Kamala Harris Refuses to Say If She Supports Packing the Supreme Court

Kamala Harris Refuses to Say If She Supports Packing the Supreme Court

Neither Joe Biden or Kamala Harris will speak on if they agree with recent calls by some Democrat leaders and pundits to pack the Supreme Court.

Biden has historically opposed court packing, but when asked recently about it, decided to evade the question. “It’s a legitimate question. But let me tell you why I’m not going to answer that question: because it will shift all the focus.”

Back in in 2019, the New York Times asked Harris “Are you open to expanding the size of the Supreme Court?” and she responded “I’m absolutely open to it.” But like Biden now, she’s now not offering an opinion.

As the New York Post reported:

Harris stumbled and then sidestepped a question about whether Democrats should pack the Supreme Court if they win the White House and a majority in the Senate this November.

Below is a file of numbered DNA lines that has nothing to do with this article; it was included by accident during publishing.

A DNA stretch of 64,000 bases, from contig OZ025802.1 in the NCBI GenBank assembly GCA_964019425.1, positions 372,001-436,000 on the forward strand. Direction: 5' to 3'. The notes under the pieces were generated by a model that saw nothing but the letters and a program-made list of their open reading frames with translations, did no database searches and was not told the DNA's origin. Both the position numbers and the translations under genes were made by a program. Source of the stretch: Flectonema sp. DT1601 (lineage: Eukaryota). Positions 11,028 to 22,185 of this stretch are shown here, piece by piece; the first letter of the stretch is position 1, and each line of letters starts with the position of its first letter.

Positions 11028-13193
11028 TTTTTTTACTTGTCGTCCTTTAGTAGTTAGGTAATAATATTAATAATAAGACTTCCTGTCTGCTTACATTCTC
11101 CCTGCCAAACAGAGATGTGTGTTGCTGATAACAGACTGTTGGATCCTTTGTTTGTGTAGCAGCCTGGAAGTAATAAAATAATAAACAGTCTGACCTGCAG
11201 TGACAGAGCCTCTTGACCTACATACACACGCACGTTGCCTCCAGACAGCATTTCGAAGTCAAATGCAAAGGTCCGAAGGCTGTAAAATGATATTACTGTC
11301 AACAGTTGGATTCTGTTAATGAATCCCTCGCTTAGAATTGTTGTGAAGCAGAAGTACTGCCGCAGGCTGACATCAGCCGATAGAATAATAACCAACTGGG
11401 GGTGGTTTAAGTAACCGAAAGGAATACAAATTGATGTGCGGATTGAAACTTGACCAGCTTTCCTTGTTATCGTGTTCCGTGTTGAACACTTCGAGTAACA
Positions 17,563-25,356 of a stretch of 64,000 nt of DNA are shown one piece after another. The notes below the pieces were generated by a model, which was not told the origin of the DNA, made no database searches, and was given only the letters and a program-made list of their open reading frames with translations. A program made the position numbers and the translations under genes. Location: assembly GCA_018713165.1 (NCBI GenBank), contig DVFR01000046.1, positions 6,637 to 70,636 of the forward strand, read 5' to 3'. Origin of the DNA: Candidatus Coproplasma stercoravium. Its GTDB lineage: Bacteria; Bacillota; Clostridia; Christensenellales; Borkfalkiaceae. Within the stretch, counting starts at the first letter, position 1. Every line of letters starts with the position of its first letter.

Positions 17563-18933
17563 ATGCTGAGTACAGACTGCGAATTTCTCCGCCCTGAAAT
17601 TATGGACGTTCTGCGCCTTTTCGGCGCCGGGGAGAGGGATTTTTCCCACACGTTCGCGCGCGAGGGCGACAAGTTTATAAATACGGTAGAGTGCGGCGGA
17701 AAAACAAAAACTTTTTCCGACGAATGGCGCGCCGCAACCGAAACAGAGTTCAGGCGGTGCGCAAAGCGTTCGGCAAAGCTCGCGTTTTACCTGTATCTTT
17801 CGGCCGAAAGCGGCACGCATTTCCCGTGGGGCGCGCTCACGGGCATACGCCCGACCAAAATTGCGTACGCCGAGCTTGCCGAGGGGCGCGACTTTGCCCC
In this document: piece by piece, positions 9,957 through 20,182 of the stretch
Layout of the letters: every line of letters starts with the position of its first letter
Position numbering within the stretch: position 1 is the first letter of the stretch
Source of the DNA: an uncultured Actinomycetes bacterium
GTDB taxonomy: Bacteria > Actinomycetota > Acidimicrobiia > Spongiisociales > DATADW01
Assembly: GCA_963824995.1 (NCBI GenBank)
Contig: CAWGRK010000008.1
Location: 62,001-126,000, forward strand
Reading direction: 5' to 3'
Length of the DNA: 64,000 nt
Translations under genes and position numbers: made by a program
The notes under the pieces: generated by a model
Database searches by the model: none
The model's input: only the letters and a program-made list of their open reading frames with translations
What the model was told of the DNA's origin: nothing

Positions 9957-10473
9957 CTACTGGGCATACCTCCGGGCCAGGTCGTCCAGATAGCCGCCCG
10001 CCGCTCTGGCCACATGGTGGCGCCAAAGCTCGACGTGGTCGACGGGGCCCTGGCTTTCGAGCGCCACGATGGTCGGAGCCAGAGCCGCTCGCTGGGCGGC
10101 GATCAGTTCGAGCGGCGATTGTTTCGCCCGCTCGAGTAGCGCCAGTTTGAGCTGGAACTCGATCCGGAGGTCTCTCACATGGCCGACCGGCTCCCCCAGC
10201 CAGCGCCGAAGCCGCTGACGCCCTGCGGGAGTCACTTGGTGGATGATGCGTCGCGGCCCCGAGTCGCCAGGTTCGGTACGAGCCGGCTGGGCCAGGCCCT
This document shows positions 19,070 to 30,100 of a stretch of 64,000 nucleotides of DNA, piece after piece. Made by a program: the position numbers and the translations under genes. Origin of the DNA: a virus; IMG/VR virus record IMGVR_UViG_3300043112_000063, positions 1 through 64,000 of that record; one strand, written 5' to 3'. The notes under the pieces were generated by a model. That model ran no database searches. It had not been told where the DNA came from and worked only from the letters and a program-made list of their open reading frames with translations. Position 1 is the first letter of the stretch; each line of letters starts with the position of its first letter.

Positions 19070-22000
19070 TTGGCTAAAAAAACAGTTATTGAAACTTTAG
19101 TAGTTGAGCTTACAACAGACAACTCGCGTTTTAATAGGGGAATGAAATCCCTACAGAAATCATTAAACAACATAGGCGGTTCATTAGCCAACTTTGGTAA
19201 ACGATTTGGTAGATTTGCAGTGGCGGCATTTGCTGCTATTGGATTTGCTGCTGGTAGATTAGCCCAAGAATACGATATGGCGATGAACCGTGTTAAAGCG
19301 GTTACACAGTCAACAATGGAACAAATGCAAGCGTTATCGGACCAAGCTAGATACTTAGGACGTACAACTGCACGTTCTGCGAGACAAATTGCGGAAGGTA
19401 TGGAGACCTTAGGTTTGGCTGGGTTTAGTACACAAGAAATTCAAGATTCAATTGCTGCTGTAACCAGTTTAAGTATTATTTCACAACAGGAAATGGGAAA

Harris was asked Monday by MSNBC’s Lawrence O’Donnell whether the court should be expanded if President Trump’s nominee Amy Coney Barrett is confirmed.
“You know, let’s. I think that – first of all – Joe has been very clear that he is going to pay attention to the fact, and I’m with him on this 1,000 percent, pay attention to the fact that right now, Lawrence, people are voting,” she said.

“This is not some kind of debate about election year, should a sitting president be allowed or able to nominate someone to the United States Supreme Court for a lifetime appointment. This is not even an election year. This is like we’re actually in the election,” Harris said.

The sudden silence of Biden and Harris on the issue seems to indicate that they’re both aware that court packing simply isn’t popular.

While polls on court packing are rare, a Rasmussen Poll last year found that that only 27 percent of respondents favor adding justices to the Supreme Court — and presumably the lower courts — while 55 percent opposed. Biden and Harris can’t both publicly support court packing for that reason – and if they publicly oppose the practice, they do risk angering the crazier factions within their party who make up the minority that do support packing the courts.

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